NOC! NOC! Who’s There? Demand Response
Although energy conservation and demand management have been around since industry inception, calling on customers to balance ...
by Tanya Bodell, Energyzt
Although energy conservation and demand management have been around since industry inception, calling on customers to balance electricity markets in real time is experiencing a renaissance. The renewed focus is a direct result of changes in technology, markets and policy. Success, however, depends on economics.
Smart phones, computers, wireless home networks, the Internet, advanced metering infrastructure and standard communication protocols create the technological foundation for end users to access energy consumption information and modify usage in real time. Imagine a software application that tracks energy usage by room and based on an off-site touch of a phone screen adjusts lights and temperature. Writing a program to do this is child’s play. So why hasn’t such an app gone viral?
The missing requirement for most users is not digital, but physical. Actual mechanisms for monitoring and wirelessly modifying operations of appliances, HVAC systems, outlets and breaker boxes are required. Smart meters and remote-controlled thermostats exist, and smart chips stand silently ready to serve in certain appliances, but widespread installation is costly. Anticipated benefits must cover costs well beyond the price of an app for customers to invest in the physical infrastructure of demand response.
In addition to physical equipment, structural changes to energy markets are required. With the exception of commercial and industrial customers who might be on time-of-use rates, most retail end users pay a regulated retail rate that indirectly reflects the real-time wholesale market price for energy. Without the right price signal, it is difficult for end users to provide the right response.
In addition, working markets require a defined property right and means of trading such a right for value. One megawatt of energy is a clearly defined property right that can be transacted in power markets. Foregone energy consumption—often referred to as “negawatts” or “white tags”—requires baseline conditions, means of assessing availability of demand response, and validation of how much energy usage was deferred. Unlike megawatts, which simply measure what was produced, negawatts reflect the difference between consumption and an assumed baseline.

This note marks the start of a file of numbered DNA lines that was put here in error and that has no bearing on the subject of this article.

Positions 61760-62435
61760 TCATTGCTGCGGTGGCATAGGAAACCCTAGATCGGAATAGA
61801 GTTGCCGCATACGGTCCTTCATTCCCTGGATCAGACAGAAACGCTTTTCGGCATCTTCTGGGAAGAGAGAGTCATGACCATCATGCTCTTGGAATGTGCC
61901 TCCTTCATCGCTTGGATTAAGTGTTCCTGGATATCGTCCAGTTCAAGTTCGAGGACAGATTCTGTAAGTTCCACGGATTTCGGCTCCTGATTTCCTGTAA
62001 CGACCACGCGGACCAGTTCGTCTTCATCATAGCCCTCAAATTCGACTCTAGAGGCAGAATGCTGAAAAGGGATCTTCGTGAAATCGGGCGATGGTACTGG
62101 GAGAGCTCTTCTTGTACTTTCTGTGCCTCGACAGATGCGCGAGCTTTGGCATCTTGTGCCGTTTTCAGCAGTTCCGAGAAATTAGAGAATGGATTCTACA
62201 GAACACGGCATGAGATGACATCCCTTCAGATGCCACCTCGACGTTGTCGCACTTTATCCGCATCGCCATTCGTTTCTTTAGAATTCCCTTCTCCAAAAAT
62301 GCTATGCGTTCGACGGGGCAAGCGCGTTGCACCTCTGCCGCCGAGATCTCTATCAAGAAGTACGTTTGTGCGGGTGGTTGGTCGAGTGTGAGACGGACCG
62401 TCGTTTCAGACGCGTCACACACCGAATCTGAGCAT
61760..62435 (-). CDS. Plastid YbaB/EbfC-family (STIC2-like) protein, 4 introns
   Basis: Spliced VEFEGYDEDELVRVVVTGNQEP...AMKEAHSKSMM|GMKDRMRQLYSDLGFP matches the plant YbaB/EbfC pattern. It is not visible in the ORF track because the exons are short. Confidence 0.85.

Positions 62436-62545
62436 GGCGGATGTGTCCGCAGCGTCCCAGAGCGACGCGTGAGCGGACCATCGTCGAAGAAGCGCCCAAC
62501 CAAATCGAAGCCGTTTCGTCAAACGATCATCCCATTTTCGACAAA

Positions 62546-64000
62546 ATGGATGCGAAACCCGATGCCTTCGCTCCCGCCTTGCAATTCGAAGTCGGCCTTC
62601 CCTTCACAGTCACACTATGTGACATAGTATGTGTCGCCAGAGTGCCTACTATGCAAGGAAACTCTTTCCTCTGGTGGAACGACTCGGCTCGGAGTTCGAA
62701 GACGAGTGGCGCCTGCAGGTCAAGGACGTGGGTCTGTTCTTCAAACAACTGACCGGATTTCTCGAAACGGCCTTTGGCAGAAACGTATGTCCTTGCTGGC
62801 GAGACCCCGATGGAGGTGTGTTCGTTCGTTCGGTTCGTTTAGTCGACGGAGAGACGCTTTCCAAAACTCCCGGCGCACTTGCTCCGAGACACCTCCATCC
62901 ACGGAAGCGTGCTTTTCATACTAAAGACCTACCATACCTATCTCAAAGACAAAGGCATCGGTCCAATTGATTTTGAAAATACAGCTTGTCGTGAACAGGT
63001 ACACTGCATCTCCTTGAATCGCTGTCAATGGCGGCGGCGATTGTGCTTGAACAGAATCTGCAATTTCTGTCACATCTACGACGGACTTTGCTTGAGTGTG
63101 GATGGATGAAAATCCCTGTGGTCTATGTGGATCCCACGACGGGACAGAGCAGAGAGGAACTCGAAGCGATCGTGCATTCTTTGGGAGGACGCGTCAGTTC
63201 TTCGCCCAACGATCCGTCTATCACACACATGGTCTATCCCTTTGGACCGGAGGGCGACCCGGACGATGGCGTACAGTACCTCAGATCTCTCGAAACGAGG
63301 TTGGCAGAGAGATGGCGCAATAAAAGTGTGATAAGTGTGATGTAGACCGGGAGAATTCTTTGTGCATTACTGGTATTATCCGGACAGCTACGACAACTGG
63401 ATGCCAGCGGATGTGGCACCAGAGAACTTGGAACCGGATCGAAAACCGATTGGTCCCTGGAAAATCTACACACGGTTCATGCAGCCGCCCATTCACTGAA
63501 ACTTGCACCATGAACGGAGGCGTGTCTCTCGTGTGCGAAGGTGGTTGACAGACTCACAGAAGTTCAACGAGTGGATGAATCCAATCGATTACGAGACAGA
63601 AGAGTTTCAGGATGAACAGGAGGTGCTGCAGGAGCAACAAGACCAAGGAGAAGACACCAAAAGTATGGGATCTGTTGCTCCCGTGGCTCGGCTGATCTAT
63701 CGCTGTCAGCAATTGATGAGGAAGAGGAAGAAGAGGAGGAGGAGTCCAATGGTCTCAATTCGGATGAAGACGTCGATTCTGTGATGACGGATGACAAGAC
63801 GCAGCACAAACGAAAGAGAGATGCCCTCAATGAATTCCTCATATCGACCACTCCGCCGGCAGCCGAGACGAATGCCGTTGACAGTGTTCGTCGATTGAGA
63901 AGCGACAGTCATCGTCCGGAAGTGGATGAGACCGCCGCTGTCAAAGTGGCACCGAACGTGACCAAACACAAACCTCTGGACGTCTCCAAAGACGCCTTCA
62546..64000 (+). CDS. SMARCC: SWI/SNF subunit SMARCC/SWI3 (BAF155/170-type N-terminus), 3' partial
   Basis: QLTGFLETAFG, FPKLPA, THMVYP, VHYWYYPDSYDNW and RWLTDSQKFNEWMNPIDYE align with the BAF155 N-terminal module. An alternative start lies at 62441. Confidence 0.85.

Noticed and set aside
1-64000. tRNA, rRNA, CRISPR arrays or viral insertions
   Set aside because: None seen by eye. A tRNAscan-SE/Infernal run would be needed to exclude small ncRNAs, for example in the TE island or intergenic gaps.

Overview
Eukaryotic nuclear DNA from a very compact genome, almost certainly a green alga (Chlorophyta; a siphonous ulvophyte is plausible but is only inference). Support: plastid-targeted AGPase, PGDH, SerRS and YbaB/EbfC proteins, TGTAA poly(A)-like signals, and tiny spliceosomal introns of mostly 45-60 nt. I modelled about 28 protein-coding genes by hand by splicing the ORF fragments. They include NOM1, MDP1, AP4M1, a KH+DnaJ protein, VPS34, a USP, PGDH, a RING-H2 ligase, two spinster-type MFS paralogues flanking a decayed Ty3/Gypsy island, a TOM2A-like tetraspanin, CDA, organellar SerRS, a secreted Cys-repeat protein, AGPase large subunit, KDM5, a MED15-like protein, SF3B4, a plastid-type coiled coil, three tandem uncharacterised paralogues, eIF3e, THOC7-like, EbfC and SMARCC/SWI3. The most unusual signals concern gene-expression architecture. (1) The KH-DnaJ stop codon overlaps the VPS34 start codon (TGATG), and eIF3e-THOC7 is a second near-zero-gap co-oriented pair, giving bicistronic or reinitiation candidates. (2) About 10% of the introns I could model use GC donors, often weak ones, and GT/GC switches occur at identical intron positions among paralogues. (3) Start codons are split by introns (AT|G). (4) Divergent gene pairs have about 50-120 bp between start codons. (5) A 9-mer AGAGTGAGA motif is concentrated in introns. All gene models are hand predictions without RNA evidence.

Network operations centers (NOCs) such as EnerNOC, Comverge and EnergyConnect offer to validate the amount of energy that is curtailed and therefore can be traded for value. NOCs tabulate actual vs. expected energy demand and interface between wholesale market operators and end users. They are critical to demand-side participation in capacity markets where they have proven to be formidable competitors to traditional resources. They are ready to compete in energy markets.
Federal Energy Regulatory Commission (FERC) Order 745 allows demand response resources to participate in wholesale energy markets and requires that such resources be paid the same price for a foregone megawatt as the price paid for a generated megawatt. From an economic perspective, a penny saved is now worth two pennies earned—end users who offer to reduce demand receive: 1) a payment for energy they do not consume; and 2) realized savings from not consuming the energy in the first place.
Leading energy experts have engaged in extensive debate before FERC about this approach. In June, industry trade organizations brought the debate to federal court, challenging FERC’s decision.
Even with the proposed double benefit to consumers, however, the economic incentive to participate in demand response programs might not be enough to encourage most end users to modify their energy usage. It remains to be seen whether retail rate structures and depressed market conditions can elicit sufficient interest from the demand side of the market.
Fortunately, only a small amount of energy curtailment can have a large impact on load duration curves, generating significant cost savings and increased reliability for the benefit of users systemwide. For these reasons, states such as Pennsylvania have legislated required load-reduction requirements, prompting significant NOC activity as utilities strive to meet those mandates.
Real-time demand response requires the ability to monitor and motivate. Technology enables customers to measure and respond. Policy has opened markets, enabling load to compete against traditional supply-side resources, sometimes at preferred prices. Regulators and policymakers have shown a willingness to allow demand to respond when there’s a NOC at the door. Given current market price signals, it will be interesting to see if anybody’s home.
Tanya Bodell is executive director of Energyzt, a collaboration of energy experts intent on understanding the impacts of energy integration. Reach her at 617-416-0651 or firstname.lastname@example.org.
“By pursuing his own interest he frequently promotes that of society more effectively than when he really intends to promote it.”
— Adam Smith, “The Wealth of Nations”